“I am not for or against selling Willow Creek, but we need to stop the bleeding,” he said. “If it wasn’t for the electrical and gas (funds) today, (Jenna Kovarik) wouldn’t have the money to write the checks. If it was not for those rates you would not have what you have today. That’s why I said the bleeding has to stop.”
While several city council members discussed potentially selling the facility to a company that could operate Willow Creek moving forward, Henning City Councilman Scott Hart said the council needs to keep the residents of the facility in mind as well. He said the facility is an asset to the community, but agreed that the city council needs to explore all avenues at its disposal, including a potential sale of the facility.
“We have to think about the people there too at the same time and the people (in Henning) as a whole. That is the hard part,” said Hart.
City Councilman Jesse Hermanson agreed with Hart that the city has done a lot of work in recent years in increasing revenue at Willow Creek and quite a bit of the losses go back long before the current staff and city council were in place. Hermanson credited the current staff for getting the facility closer to a break even point, but he continued that the city must look at all of its options, including potentially selling Willow Creek to a company that could run the facility if it made sense for the community as a whole.
“A lot of this goes back to 6-7 years ago and we are trying to make it better and you can see where the revenue has gotten better,” he said.
When the facility was constructed approximately 20 years ago, Hermanson said the city council likely thought the assisted living facility would help to provide additional revenue for the city, much like the city’s water, sewer, electric and natural gas funds.
“I think somebody came through and said this thing is going to be awesome for you guys. Look at all of this money you are going to make. It is going to subsidize your utilities and work the other way,” said Hermanson. “Well it hasn’t worked that way, clearly. So we got talked into building something we didn’t know how to run. It hasn’t worked, we continue to pile money into it.”
He went on to say that the inter-fund transfers stopped in 2017, which was the same year that his dad who was the longtime mayor in Henning, passed away. Hermanson said the inter-fund transfers and how to deal with that money will need to be addressed in the future, but will take time to sort out.
During the discussion of a potential sale of the facility to an advanced care company who could not only keep the facility open, Augustus cautioned the city council that selling the building could result in its ultimate closure down the road.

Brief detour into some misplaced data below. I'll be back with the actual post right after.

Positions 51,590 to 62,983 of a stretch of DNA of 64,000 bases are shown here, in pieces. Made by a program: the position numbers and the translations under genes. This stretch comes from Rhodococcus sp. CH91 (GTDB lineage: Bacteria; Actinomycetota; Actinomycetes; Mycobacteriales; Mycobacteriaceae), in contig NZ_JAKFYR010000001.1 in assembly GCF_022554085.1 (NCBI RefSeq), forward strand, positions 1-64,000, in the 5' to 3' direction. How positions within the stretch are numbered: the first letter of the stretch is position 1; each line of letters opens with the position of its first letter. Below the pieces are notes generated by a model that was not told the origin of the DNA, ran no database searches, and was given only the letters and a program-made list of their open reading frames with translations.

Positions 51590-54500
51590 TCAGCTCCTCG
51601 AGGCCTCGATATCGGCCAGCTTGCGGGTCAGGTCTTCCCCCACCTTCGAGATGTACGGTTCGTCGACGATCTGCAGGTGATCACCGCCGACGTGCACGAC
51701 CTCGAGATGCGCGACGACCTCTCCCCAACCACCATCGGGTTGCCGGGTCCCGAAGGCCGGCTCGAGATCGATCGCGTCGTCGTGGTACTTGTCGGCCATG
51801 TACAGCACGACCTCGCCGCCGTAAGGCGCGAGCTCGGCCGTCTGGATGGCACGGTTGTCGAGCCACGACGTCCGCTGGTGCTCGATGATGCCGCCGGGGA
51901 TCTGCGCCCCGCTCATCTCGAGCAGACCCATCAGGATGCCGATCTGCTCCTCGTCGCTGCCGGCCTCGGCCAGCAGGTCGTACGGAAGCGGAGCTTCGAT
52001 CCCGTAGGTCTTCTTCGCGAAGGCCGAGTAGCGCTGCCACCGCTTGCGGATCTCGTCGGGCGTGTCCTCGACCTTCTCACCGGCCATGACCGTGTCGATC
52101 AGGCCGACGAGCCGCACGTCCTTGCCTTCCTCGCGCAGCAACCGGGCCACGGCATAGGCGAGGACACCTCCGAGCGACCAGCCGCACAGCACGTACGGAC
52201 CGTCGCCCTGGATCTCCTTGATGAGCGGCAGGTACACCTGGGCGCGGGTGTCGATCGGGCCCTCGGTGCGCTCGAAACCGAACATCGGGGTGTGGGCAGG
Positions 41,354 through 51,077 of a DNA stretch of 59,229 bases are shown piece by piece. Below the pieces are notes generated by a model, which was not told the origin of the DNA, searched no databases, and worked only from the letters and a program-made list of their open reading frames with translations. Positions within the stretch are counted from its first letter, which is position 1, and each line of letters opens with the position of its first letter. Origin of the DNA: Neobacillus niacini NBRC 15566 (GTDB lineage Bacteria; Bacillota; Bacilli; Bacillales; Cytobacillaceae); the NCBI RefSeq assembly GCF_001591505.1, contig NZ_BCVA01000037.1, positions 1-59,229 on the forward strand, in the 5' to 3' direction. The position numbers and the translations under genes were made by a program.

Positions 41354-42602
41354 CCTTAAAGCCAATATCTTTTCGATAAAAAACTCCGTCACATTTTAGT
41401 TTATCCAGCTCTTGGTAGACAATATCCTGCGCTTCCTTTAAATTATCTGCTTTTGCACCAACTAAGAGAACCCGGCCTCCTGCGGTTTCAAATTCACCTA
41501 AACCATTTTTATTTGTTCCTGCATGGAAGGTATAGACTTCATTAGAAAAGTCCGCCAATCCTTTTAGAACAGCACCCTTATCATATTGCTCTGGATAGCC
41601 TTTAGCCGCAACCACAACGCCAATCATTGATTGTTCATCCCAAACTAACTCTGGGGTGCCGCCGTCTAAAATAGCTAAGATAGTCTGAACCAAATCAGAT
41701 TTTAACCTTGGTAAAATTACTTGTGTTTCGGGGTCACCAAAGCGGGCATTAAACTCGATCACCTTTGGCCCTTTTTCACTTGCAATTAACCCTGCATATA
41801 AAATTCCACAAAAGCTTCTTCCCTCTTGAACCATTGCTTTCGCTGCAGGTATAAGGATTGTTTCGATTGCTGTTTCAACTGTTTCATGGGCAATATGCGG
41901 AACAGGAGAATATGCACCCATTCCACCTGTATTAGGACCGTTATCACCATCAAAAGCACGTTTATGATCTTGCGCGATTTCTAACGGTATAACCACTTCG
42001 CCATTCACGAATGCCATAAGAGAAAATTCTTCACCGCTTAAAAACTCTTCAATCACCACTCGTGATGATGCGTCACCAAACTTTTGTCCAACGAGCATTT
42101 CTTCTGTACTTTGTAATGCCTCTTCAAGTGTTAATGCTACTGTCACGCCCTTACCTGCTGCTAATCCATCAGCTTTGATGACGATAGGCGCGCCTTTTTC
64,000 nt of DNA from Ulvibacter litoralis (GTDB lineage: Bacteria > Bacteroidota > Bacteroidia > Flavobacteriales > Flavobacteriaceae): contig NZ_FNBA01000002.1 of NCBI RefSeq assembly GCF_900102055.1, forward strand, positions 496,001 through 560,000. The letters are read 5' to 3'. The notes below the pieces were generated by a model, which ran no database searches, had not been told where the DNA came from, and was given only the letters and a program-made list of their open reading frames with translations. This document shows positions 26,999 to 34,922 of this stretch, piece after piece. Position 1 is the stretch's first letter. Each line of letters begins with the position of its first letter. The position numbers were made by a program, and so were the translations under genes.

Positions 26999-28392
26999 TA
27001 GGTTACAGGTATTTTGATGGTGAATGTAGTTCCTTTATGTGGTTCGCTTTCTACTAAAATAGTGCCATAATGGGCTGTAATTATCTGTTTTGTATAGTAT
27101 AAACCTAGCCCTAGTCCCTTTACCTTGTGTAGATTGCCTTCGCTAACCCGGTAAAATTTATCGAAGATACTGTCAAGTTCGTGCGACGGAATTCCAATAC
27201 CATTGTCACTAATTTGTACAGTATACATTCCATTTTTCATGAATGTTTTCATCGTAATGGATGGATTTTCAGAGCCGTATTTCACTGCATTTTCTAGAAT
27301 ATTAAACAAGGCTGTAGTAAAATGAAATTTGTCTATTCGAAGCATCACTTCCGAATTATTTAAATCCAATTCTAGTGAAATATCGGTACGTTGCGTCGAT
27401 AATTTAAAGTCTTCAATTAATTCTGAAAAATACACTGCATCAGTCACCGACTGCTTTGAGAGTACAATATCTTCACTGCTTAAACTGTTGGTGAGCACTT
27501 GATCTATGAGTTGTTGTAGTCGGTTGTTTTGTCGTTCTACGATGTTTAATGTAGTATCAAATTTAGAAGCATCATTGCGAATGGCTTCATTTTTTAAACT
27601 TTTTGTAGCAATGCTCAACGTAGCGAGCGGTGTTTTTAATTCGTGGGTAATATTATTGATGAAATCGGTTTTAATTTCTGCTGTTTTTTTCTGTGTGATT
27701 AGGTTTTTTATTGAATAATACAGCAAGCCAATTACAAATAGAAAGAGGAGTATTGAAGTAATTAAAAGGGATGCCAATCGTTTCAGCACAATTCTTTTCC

“We thought that about the nursing home and how long did that last,” she said. “We are so small and so rural…even if a bigger company does come in, I don’t know how long it will last until maybe it is sold again.”
However, several city council members and even the city staff said it will need to keep all options on the table moving forward in light of the losses at the facility.
As the council discussed potentially selling the building, one of the big questions on Thursday night revolved around the refinancing of the original $3 million bond from 2003. That bond was refunded in 2017 for $2.3 million at a lower interest, but in doing so, the city cannot pay off the remaining balance of the bonds prior to October 1, 2025 without issuing a defiance. That is when the city would deposit enough money into an escrow to pay off the remaining principal balance due on the 2017 bond.
At the time of the meeting the city council was unsure about a potential penalty in paying off the bond early, or if it would need to come up with the remaining balance of the bond should it decide to sell the building to another company prior to October 1, 2025.
In addition to the bond, the city council also discussed a number of repairs that are needed in the near future at Willow Creek. Those repairs include a new roof, new windows, new doors and routine maintenance on the 20-year-old building.
Johnson said the new roof alone will cost around $125,000 and that doesn’t include the cost for windows that also need to be replaced. He said all of the future maintenance costs must be considered when discussing the future of Willow Creek as a city-owned facility.
Moving forward the city council said it will investigate whether the facility can be sold before October 1, 2025, as well as work with the Willow Creek Commission to investigate the total cost for repairs and what needs to be done in the near future.
The city council said it will bring the information forward at a future meeting to discuss Willow Creek.